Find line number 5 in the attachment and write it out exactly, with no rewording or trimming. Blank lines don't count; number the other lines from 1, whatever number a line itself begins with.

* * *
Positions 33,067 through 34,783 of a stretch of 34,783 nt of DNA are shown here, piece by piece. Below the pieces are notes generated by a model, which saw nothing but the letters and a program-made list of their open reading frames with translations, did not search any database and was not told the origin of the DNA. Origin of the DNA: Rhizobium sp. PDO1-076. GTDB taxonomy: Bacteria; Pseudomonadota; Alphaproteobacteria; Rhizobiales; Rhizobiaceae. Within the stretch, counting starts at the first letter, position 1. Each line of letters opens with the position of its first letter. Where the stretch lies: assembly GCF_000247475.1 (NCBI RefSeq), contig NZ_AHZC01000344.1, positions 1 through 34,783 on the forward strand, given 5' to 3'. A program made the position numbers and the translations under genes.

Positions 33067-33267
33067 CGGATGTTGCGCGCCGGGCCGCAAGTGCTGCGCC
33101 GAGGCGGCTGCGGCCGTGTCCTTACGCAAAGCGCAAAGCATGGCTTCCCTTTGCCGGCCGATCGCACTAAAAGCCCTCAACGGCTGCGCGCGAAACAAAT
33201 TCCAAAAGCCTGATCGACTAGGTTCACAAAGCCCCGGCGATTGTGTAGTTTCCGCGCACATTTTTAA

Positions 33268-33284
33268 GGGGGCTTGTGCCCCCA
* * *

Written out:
33201 TCCAAAAGCCTGATCGACTAGGTTCACAAAGCCCCGGCGATTGTGTAGTTTCCGCGCACATTTTTAA